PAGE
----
Focus Group Interviewing for Human Dimensions of Wildlife Research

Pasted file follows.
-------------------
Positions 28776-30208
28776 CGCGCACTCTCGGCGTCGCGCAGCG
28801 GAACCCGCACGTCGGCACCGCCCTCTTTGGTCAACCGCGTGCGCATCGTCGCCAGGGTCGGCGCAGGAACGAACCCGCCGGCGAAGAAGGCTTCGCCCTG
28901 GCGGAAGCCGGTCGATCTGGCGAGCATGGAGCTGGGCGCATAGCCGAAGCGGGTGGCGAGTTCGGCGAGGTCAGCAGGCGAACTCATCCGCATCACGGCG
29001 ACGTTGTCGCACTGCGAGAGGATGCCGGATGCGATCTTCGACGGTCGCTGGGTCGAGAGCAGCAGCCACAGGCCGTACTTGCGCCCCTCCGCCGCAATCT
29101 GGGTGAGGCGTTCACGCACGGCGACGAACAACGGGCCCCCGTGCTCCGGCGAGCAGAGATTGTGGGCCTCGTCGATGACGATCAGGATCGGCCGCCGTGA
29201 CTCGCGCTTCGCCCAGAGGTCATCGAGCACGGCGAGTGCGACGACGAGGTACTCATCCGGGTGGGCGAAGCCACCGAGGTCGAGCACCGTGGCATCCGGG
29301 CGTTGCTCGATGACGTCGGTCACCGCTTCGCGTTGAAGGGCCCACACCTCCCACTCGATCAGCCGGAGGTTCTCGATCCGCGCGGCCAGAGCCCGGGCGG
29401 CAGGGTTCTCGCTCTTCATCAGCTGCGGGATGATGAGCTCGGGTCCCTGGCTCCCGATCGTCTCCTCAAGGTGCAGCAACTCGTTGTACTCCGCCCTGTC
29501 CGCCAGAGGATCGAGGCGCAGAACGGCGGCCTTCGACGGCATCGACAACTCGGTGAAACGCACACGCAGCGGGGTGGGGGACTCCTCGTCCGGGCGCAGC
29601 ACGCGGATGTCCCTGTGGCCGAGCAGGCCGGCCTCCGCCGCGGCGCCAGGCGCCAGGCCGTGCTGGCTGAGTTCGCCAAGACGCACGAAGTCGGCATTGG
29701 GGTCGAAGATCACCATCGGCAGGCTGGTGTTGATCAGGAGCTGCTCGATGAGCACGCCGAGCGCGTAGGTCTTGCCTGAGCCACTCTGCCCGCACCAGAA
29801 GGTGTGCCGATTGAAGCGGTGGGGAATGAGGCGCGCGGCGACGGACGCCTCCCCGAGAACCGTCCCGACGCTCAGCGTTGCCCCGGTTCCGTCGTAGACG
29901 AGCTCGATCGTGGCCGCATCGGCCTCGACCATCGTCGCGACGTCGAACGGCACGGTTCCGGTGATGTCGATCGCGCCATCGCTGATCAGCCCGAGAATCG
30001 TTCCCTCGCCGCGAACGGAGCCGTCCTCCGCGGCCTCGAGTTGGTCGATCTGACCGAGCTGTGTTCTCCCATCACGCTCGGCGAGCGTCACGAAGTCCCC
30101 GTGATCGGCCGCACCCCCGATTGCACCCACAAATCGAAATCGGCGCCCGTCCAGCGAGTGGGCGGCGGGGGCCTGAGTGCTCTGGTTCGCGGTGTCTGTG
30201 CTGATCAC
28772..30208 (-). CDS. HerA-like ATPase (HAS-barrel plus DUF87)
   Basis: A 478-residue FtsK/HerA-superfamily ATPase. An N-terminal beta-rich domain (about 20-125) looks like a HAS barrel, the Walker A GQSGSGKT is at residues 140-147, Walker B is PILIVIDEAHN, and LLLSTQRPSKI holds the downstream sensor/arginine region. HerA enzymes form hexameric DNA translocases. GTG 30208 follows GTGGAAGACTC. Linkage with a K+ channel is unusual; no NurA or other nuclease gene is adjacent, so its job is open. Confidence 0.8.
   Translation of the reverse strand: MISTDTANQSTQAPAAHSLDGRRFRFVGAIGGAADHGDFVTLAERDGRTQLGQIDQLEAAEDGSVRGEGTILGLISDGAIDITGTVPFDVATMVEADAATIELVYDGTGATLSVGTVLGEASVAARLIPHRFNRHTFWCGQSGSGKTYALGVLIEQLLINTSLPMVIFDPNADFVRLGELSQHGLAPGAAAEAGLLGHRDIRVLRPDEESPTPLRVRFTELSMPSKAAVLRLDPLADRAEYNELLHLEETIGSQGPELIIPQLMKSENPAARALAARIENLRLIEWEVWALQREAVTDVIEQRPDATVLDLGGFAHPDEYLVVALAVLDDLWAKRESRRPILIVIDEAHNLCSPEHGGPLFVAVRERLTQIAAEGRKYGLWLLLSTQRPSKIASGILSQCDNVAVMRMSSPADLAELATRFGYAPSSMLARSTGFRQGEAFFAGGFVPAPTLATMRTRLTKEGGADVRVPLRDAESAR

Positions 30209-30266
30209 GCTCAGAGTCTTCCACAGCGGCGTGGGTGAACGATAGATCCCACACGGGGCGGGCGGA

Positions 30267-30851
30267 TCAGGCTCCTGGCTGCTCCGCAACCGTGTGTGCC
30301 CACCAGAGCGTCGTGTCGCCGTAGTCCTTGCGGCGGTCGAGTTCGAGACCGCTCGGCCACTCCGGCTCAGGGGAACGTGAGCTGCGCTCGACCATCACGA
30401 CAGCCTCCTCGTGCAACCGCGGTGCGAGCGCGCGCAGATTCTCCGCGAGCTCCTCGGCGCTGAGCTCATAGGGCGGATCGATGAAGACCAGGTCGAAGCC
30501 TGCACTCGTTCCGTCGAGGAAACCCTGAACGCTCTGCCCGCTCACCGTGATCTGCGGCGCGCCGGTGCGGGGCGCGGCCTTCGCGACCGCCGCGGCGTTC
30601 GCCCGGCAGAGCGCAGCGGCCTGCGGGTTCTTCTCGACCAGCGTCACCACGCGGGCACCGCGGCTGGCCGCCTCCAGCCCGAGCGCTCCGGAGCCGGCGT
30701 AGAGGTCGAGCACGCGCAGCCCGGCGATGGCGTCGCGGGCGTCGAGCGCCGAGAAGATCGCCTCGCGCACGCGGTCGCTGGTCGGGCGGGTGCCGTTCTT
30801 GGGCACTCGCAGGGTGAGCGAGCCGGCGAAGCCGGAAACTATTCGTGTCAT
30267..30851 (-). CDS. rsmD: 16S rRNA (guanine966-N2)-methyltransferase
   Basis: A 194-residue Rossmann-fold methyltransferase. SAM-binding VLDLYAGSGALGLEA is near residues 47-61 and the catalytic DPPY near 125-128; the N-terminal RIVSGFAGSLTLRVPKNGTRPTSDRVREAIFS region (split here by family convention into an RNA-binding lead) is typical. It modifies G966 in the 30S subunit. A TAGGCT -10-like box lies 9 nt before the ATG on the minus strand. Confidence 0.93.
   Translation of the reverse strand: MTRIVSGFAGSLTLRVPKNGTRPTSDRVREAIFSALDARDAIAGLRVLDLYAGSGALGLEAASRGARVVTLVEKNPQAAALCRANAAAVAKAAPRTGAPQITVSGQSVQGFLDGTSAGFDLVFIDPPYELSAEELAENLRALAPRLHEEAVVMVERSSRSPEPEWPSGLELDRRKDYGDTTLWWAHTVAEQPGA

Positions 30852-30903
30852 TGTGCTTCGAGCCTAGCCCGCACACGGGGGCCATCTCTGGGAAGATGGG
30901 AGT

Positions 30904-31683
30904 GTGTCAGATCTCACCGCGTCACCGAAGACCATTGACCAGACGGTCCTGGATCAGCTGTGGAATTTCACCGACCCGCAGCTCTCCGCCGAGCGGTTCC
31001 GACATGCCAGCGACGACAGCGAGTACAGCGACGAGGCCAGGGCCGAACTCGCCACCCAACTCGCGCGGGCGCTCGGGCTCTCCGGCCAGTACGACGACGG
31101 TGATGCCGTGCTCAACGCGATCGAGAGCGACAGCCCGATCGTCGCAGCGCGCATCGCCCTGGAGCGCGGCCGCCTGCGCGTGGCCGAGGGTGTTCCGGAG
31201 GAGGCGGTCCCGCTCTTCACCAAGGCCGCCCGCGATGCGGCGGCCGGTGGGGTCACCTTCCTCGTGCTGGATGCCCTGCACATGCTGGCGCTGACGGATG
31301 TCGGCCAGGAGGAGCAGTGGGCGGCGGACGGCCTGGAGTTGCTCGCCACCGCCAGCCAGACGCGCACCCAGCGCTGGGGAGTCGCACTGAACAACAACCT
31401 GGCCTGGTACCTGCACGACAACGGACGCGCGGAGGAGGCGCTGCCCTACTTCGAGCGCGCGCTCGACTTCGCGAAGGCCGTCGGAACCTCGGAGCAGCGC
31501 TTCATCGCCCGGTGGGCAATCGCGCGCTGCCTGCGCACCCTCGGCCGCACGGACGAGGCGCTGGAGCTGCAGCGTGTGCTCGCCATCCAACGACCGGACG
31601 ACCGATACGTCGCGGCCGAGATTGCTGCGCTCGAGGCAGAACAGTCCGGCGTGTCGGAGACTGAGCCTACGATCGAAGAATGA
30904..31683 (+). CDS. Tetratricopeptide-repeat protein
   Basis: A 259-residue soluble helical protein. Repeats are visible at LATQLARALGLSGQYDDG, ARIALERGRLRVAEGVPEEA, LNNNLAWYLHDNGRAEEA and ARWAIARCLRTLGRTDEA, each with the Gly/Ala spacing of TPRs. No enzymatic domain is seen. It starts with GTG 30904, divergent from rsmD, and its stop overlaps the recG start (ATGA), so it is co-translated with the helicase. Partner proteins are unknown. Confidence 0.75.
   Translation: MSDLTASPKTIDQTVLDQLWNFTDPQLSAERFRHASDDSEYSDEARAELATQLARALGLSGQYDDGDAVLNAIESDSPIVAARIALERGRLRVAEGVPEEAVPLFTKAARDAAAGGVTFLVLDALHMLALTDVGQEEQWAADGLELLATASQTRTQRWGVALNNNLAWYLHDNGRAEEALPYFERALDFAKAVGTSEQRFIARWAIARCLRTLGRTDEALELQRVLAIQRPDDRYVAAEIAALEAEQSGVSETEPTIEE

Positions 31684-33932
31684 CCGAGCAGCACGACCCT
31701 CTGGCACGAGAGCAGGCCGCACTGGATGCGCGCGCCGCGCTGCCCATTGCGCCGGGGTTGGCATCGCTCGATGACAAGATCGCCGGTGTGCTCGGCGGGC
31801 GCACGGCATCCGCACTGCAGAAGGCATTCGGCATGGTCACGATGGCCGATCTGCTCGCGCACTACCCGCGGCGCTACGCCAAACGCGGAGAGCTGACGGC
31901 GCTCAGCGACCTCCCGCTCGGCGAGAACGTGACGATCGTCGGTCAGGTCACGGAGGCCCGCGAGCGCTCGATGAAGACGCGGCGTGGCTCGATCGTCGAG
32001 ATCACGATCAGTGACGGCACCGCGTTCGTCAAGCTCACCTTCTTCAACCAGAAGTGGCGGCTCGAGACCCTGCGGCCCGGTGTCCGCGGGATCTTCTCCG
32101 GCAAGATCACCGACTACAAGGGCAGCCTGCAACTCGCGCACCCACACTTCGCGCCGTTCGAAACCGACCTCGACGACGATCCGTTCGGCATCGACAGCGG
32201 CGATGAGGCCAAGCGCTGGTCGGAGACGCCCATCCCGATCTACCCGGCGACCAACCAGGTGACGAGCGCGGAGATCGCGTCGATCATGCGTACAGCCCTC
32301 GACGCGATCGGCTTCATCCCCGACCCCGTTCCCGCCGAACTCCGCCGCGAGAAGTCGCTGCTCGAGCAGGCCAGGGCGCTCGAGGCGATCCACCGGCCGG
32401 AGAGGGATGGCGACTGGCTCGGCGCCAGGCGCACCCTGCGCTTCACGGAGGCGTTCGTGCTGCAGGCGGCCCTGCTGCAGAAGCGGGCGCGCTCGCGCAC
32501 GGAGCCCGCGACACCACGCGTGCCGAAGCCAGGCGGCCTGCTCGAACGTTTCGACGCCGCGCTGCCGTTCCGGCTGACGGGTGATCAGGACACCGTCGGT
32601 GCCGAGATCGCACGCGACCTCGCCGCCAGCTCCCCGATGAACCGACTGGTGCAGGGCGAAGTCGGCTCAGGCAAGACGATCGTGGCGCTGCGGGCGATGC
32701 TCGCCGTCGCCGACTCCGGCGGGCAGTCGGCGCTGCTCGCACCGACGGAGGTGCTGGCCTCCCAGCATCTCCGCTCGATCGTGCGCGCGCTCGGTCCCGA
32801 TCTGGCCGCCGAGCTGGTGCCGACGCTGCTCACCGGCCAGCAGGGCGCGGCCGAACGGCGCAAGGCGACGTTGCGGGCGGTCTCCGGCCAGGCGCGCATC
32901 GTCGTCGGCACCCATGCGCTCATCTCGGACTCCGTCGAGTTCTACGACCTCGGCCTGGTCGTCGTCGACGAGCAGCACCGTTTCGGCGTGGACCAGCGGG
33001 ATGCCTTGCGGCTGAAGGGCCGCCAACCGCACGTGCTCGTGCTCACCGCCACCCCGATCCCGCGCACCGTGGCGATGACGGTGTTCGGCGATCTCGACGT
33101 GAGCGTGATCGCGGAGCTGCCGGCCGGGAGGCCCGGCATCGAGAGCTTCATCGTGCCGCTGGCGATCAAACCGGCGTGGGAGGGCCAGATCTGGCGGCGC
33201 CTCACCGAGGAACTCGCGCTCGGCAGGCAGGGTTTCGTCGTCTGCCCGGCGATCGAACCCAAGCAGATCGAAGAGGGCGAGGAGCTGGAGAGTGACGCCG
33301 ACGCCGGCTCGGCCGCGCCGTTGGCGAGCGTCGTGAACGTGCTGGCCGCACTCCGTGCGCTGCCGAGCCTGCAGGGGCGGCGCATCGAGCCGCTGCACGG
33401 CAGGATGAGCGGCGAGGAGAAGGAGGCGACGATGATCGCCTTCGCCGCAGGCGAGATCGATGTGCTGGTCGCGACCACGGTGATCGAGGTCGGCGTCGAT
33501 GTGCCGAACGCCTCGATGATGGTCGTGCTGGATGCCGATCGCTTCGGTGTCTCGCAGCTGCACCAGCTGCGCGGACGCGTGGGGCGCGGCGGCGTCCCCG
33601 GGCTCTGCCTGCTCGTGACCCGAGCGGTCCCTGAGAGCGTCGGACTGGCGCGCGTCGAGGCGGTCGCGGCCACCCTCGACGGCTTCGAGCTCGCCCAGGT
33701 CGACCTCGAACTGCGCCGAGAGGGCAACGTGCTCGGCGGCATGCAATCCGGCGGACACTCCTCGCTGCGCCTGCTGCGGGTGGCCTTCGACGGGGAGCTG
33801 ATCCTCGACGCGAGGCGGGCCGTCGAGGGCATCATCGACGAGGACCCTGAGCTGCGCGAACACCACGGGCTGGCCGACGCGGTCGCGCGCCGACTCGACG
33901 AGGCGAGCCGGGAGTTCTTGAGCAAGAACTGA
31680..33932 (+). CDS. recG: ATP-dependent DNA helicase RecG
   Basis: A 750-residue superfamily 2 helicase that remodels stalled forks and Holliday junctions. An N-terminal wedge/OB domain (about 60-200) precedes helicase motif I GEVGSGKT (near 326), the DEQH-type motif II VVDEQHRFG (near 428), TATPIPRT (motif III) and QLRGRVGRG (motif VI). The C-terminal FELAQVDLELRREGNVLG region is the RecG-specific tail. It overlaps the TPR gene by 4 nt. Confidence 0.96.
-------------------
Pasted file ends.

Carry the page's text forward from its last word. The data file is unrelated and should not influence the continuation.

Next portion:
We investigated the usefulness of focus groups, an interview methodology, in human dimensions research. We used a focus group to interview people interested in wildlife conservation to determine the technique's efficacy in assessing public perception of wildlife habitat management on electric transmission line rights-of-way (ROWs). Most respondents had some basic knowledge of wildlife habitat needs and considered ROWs as potentially useful to wildlife. Respondents were concerned about the use of herbicides and generally preferred mechanical treatments. There was considerable distrust of information generated via government chemical approval processes, private company research, and popular media. While additional groups are needed to fully assess the range of attitudes this and other publics hold on this subject, our results suggest that focus groups can be an effective tool for baseline public perception of wildlife studies or as a precursor to quantitative surveys.

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